Statistics and crime map…
Feb 24 Published in Untagged by Purple
This is a continuation of my journal from my 2001-2002 school year. Please read the previous posts to give this entry context.
Tuesday – Feb. 19
Progress reports are due tomorrow, but I won’t be here, so in addition to getting set up for a sub, I had to get my progress reports done today.
Here are the results:
Today I went over the book report requirements. I gave them graphic organizers, reviewed how to fill out the graphic organizer on the overhead, showed an example of a completed project, had them take down the due date and grading criteria in their notes, and asked who had books in progress. From time to time, I will be running my PowerPoint reminder to be reading. It will be interesting to see how many projects I actually receive on March 12th.
The Kate Kinsella, Ed. D. Workshop
Expository Writing Across the Curriculum
While my students are slogging through their timed district-wide writing assessment, and my colleagues are attending yet another after school meeting regarding our sucky API’s, I’ve been at the County Office of Education attending this wonderful workshop. Since the County Office is ten minutes from my house and since the workshop didn’t start until 8:30, I was able to sleep in until seven. The County Office is so good about providing treats—bagels, fruit, muffins, coffee, water, juice, etc.
I went through a roller coaster ride on finding a substitute. At the beginning of the year, I’d arranged with a retired teacher to cover my classes. I called her last week to confirm and I was glad I did since she’d had something come up in her personal life that meant she couldn’t substitute for me.
I called a young guy I’d met in a restaurant earlier this year who was planning to become a substitute, but he was working construction. I checked with my friend Roxanne’s sub, but she was already taken. I did finally arrange a sub, an older guy who’s been around for quite a while. I’ve never used him, but he’s seasoned. He was the long-term substitute for many of my students in their math class when they apparently drove their young, new teacher to decide she was unsuited for the profession.
Kate Kinsella is a bright, engaging speaker with usable ideas. She’s a tall, angular Irish woman with blunt cut honey brown hair. She has a habit of jutting her hip to the side and lifting her wire rim glasses with two fingers and perching them more firmly on her nose, a very professorial gesture. One of my writing group members had been to a Kate Kinsella workshop and she gave me a Post It covered with Kinsella terms she’d admired: cognitive floating, Wagnerian presence, cognitive dexterity, grammatical epiphany, rigorous reading, neophyte, subordinate conjunction, front-loading, expository, idea wave, ubiquitous KWL chart, expressive vocabulary, receptive vocabulary, and idiolect/dialect. I enjoyed checking them off and adding to the list: vertical slicing, cognitive levity, lexicon, and EuroAmerican.
From Dr. Kinsella’s presentation, I see things I need to do, like develop more rubrics for specific writing assessments, so my students have a clearer idea what I’m looking for and how they’ll be evaluated. This summer I will work on creating rubrics for the early dialog writing assignment. I might make one for the business letter . . . .
The workshop also suggests possible ways to approach our work to raise our Academic Performance Indicators. CONSISTENCY is big in the doctor’s book. We could start with simple, consistent meanings for words such as respond, evaluate, etc. and consistent marks for correction of mechanics.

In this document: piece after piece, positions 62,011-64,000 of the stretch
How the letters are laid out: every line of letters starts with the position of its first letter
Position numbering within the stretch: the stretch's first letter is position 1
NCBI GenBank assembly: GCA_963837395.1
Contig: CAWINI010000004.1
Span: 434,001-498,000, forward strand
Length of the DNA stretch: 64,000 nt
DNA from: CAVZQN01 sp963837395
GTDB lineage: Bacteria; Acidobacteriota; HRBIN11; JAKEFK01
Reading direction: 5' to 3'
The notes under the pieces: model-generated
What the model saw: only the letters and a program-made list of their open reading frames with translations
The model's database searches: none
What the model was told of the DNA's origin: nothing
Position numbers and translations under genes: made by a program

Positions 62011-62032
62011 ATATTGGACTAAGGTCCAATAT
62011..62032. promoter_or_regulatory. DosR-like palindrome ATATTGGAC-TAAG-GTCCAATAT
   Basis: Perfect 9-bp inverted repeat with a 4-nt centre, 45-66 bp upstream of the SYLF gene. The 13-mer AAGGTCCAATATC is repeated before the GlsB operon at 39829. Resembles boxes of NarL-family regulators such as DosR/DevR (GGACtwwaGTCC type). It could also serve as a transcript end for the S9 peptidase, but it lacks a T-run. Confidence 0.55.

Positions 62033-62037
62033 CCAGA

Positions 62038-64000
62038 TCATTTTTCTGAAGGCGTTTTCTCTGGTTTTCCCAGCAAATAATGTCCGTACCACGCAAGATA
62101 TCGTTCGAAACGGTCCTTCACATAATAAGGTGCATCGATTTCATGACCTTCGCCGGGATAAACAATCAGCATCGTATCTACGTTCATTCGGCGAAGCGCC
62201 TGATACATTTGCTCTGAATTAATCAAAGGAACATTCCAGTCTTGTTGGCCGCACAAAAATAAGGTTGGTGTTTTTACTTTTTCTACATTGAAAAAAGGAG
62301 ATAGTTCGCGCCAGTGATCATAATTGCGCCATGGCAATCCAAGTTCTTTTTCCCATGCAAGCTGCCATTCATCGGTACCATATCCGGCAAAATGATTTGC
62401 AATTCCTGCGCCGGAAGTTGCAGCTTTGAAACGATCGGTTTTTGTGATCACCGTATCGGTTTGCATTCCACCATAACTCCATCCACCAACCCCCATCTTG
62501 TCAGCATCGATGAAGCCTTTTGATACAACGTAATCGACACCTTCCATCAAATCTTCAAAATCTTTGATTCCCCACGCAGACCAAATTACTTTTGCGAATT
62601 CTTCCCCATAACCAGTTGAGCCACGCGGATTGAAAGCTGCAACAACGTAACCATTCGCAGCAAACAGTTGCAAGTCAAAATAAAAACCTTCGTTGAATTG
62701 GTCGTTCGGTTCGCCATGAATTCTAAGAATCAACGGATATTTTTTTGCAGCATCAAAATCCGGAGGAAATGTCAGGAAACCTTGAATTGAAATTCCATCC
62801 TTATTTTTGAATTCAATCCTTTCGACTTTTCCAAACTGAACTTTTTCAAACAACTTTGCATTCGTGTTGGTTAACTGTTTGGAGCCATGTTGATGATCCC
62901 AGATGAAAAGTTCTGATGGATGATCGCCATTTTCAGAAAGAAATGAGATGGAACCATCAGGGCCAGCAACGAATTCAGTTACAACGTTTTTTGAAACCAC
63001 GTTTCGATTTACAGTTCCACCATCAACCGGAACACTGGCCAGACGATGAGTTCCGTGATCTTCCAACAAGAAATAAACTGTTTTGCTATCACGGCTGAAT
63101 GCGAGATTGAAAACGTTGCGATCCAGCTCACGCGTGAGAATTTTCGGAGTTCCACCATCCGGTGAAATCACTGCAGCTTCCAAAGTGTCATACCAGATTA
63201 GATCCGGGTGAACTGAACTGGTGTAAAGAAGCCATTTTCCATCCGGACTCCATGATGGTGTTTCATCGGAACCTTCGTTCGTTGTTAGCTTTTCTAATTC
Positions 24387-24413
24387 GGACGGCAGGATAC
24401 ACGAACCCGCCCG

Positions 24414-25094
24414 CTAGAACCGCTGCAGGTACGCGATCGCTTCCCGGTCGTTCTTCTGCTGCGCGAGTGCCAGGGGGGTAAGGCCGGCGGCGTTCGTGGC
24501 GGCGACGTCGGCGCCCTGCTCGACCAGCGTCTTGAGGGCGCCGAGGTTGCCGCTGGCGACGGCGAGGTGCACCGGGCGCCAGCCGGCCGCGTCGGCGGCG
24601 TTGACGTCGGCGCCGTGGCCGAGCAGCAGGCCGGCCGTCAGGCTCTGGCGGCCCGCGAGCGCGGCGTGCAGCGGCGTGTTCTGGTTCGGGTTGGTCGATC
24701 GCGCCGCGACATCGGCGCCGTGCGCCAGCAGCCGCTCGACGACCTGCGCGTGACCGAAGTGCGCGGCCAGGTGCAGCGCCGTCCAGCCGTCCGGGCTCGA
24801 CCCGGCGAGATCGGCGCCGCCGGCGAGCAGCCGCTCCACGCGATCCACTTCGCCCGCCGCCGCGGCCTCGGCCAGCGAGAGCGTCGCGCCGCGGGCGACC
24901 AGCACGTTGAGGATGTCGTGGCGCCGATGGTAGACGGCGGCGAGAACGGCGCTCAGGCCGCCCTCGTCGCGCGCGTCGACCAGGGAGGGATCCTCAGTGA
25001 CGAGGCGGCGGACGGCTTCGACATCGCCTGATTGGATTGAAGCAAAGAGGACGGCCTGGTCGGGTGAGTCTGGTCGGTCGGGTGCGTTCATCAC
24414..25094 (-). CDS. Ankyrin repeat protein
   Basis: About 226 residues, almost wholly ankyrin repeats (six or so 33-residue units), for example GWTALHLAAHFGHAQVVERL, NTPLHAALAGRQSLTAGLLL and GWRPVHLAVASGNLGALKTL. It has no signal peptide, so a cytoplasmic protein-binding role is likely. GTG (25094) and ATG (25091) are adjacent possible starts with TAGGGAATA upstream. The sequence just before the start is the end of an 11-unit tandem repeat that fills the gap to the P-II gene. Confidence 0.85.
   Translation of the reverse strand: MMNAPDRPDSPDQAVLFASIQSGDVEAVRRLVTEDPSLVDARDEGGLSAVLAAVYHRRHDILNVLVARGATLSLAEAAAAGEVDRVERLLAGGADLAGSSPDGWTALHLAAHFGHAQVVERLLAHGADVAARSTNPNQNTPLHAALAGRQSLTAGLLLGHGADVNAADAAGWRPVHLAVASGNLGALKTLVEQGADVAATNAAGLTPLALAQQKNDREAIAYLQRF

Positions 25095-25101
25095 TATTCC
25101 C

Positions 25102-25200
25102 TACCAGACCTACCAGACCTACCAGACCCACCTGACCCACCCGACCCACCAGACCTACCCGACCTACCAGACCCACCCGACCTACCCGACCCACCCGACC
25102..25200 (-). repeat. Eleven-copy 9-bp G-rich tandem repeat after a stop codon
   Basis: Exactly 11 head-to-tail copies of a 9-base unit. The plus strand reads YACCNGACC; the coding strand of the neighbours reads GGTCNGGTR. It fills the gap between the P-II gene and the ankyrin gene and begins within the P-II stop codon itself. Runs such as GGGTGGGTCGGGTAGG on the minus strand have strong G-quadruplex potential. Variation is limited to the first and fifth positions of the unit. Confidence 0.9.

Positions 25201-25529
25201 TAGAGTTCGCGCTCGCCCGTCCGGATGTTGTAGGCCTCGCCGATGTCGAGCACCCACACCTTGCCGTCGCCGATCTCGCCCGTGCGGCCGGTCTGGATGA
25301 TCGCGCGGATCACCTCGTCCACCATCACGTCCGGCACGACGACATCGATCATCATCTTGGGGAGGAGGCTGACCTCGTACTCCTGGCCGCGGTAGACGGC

During lunch, I walked across the street and worked out at the little Spa Fitness—twenty minutes climbing. A fast way to break a sweat.
The good doctor had us out by 2:30 to a spectacular spring day. The sun dazzling everything washed clean by rain. I was home before the mail.
Thursday - Another Banner Day
The problem with the stimulation of Dr. Kinsella’s workshop is that now I just want to sit for a couple of days to revise my curriculum. Instead, tomorrow I face post-substitute chaos.
One of my colleagues at the workshop went to the after school department meeting on Wednesday. There’s so much going on at the school. One vision, coming down from the top, would restructure our school so all students below grade level in language arts would receive two hours of language arts instruction, one hour of a normal class and one hour in a class designed to teach specific skills, with students arranged according to needed skills.
It’s an interesting concept to me. I wouldn’t be opposed to teaching a skills class if I could teach a skill I’m interested in, such a writing skills. On the other hand, this plan seems so unwieldy, I don’t know how anyone can even imagine it will be in place for next year. Where would we PUT all these extra English classes and who would teach them? What would happen to the elective program with a huge percentage of our students required to take a second hour of English?
All of the English teachers are receiving an exciting little perk. We’ve each been granted $400 to buy books for classroom libraries. The only problem is we have to do it before March twelfth. And, as my husband pointed out, the district isn’t paying us to comb through titles, to go to the bookstore, etc. Most English teachers, myself included, get so caught up in the offer of candy, we clamber into the car.
Dr. Kate Kinsella vs. Eleanor, Consultant from the Pulliam Group
“Teach ‘em where they are.” Pow!
“Teach the standards.” Bam!
“How can students approach high stakes writing tests without scaffolding?” Punch! Oof! Kabloomy!
“How can you send them to take a test on standards they’ve never seen?” Kapow! Bang!
“I’m a high-priced consultant full of cognitive brilliance!” Smack!
“Well so am I!” Crunch!